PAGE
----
Critical Self Reflection: My First Experience Of Poverty In Canada

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Critical Self Reflection Poverty is an experience that touches many people. I believe my first experience with poverty came in elementary school. Everyday, my mother would come to pick me up from school and we would regularly drive by a man begging on the street. Often, we would stop and give him a piece of fruit or a granola bar. This is, I believe when two of my views surrounding poverty began to change. Before this, I believed that anyone on the street was scary and should be avoided. Yet this man was perfectly polite and always grateful for what we gave him. He was not scary and I did not feel threatened by him. He changed my perspective on those struggling to survive.
Another view that changed after this experience was my view on poverty in Canada in a general sense. About 1 in 7 people in Canada live in poverty according to the Low Income Measure. That is an estimated 4.8 million people (CPJ, 2014) . Before seeing the reality, I believed that poverty was almost non-existent in Canada and that those who were dealing with this issue were a minority. Seeing this man struggling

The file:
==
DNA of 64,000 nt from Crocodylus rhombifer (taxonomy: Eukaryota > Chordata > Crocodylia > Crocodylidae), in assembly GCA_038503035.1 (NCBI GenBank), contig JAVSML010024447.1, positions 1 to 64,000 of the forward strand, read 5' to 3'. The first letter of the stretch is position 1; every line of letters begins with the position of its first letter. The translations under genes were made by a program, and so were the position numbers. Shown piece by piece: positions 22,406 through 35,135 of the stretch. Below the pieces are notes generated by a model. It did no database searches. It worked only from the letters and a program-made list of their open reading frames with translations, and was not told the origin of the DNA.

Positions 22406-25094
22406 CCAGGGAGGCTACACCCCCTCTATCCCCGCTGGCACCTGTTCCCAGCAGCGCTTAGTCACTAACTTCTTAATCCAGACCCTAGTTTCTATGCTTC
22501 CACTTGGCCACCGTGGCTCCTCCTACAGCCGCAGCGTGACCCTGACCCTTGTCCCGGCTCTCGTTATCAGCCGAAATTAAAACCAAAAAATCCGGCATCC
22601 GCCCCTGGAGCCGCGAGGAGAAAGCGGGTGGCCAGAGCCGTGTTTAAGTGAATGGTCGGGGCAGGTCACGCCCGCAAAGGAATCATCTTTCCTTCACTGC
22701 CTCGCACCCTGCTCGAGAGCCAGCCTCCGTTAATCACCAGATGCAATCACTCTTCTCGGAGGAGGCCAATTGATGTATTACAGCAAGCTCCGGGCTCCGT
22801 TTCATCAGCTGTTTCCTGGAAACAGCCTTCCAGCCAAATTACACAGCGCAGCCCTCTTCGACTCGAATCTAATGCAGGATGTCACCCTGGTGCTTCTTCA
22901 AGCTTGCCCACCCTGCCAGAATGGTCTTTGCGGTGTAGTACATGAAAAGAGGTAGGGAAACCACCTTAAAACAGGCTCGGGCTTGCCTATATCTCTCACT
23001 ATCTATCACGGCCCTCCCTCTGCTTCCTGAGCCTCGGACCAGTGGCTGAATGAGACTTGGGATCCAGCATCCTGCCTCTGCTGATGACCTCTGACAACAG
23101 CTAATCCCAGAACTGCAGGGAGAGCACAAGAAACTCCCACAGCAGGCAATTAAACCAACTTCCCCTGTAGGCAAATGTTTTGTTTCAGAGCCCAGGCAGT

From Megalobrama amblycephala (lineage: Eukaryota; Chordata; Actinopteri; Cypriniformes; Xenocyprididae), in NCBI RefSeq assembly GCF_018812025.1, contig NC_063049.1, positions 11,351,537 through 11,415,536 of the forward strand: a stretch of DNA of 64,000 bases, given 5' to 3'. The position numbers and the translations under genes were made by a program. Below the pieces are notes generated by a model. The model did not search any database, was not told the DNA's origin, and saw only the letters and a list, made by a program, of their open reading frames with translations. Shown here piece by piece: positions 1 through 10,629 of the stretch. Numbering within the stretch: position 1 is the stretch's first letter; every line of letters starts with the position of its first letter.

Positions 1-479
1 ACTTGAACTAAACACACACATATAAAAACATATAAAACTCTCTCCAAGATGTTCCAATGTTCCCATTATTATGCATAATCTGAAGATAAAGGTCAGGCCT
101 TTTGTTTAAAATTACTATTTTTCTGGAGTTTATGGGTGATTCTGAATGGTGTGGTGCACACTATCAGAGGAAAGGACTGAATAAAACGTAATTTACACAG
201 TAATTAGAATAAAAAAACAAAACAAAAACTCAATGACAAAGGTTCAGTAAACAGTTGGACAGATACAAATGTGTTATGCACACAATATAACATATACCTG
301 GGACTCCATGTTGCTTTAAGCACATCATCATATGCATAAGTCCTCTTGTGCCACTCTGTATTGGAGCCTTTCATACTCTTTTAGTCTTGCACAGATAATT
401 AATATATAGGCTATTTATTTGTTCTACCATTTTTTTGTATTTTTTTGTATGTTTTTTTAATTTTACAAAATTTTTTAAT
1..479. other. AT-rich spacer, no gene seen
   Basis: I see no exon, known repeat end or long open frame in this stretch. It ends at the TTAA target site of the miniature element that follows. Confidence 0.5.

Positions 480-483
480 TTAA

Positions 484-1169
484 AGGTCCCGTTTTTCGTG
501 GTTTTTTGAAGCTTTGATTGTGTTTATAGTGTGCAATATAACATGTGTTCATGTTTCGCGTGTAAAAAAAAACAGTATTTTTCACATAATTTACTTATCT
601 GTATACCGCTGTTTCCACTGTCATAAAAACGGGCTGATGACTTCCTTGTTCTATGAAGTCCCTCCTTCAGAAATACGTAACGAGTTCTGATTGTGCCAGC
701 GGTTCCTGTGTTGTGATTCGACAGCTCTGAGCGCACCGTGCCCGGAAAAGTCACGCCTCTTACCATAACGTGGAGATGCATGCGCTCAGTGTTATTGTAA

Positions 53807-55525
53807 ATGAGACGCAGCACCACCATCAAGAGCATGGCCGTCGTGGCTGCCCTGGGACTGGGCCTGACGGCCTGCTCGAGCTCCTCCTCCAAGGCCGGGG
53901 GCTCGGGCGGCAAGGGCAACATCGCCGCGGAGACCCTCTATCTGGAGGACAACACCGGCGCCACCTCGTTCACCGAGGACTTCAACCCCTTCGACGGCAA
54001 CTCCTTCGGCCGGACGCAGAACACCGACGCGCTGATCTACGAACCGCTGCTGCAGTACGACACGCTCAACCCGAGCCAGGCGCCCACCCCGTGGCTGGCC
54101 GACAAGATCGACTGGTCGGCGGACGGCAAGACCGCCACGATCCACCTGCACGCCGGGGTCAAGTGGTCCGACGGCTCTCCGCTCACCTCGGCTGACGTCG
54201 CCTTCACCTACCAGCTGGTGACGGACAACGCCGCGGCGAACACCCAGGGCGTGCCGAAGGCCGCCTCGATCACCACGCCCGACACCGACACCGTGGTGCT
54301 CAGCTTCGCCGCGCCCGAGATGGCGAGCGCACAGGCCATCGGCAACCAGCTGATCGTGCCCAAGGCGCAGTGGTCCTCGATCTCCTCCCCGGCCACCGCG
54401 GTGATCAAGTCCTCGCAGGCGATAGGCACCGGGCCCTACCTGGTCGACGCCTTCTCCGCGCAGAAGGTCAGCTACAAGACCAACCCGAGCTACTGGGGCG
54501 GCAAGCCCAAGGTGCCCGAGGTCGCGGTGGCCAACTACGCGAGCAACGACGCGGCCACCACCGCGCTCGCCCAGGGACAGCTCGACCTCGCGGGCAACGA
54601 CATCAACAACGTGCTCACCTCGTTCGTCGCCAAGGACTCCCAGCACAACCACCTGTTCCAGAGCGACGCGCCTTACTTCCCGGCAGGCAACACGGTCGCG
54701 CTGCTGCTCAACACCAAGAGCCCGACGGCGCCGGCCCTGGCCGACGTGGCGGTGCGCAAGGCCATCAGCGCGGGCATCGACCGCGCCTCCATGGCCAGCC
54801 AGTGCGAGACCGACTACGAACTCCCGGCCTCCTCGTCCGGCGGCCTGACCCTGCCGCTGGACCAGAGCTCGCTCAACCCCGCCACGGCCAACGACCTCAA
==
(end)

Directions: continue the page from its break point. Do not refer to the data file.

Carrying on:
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I was raised in a middle class family. My parents were employed throughout my childhood and I never had to worry about money. I always knew that there would be food, shelter and clothing available for me. There were never any real worries about paying the bills. Seeing poverty first hand showed me that not everyone was as fortunate as I have been. In fact, until I encountered poverty I do not believe I even realized I was lucky. After taking the Poverty awareness survey I can see how little I really knew about poverty. I was unaware of what poverty really looked like. I had no understanding of who it really impacts. There were many assumptions that I had about poverty which were untrue. I am unsure of where and how these ideas developed and did not even fully realize that they were

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